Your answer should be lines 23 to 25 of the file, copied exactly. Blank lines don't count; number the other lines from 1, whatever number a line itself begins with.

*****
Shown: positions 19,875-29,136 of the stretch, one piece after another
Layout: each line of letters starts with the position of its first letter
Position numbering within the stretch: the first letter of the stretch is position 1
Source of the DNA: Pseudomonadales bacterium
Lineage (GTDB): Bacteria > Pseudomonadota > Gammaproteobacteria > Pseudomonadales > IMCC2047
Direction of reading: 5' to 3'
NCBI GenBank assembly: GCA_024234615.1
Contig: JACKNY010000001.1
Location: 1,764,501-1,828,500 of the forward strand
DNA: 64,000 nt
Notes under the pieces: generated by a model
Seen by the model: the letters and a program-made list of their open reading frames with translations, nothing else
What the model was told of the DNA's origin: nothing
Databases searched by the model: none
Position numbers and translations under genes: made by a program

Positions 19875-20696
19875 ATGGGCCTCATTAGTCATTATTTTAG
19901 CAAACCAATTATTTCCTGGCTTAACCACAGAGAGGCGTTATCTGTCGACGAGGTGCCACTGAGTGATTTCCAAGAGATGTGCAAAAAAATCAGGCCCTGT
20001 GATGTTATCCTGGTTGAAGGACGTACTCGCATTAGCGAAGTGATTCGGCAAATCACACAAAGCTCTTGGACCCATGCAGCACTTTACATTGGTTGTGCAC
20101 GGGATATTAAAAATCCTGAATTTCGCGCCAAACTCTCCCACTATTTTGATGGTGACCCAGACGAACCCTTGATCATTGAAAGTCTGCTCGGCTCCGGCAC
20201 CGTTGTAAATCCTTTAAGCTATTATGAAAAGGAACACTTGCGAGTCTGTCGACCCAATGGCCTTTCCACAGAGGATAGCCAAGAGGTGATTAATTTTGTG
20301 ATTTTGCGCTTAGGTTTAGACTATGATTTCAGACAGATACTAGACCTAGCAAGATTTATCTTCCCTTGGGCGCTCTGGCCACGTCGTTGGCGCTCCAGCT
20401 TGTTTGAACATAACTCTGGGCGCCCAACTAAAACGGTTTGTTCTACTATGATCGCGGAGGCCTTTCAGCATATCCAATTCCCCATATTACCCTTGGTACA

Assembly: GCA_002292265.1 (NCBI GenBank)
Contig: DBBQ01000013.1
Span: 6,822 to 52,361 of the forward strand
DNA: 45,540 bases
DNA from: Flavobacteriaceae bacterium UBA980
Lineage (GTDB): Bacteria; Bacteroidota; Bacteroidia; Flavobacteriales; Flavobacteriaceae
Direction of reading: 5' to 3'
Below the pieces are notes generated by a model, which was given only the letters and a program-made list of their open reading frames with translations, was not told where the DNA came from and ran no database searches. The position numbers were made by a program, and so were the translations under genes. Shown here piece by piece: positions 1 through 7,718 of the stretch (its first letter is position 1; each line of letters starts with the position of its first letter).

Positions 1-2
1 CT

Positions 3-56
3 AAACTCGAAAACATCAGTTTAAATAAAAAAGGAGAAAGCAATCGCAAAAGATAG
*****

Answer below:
20401 TGTTTGAACATAACTCTGGGCGCCCAACTAAAACGGTTTGTTCTACTATGATCGCGGAGGCCTTTCAGCATATCCAATTCCCCATATTACCCTTGGTACA

Assembly: GCA_002292265.1 (NCBI GenBank)
Contig: DBBQ01000013.1